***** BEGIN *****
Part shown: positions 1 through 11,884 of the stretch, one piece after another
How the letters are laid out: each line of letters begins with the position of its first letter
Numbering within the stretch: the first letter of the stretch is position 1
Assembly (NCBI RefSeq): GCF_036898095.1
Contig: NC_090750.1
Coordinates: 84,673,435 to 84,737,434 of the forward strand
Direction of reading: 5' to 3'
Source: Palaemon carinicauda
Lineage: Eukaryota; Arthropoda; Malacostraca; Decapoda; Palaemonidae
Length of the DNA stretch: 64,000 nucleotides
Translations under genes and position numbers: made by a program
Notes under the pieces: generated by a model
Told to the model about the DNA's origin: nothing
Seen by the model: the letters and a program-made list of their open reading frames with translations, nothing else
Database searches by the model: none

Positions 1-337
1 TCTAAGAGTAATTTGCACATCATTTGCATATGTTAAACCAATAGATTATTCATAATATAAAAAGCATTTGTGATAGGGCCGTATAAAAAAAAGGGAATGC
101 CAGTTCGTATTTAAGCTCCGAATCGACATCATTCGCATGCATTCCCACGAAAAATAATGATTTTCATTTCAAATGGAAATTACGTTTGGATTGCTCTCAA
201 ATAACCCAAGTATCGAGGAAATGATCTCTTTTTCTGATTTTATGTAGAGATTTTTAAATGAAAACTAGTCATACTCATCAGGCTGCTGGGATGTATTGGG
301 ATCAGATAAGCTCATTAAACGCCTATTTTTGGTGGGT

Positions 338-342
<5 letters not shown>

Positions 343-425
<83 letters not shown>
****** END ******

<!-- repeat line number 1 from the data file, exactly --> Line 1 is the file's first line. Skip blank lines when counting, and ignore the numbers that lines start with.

Part shown: positions 1 through 11,884 of the stretch, one piece after another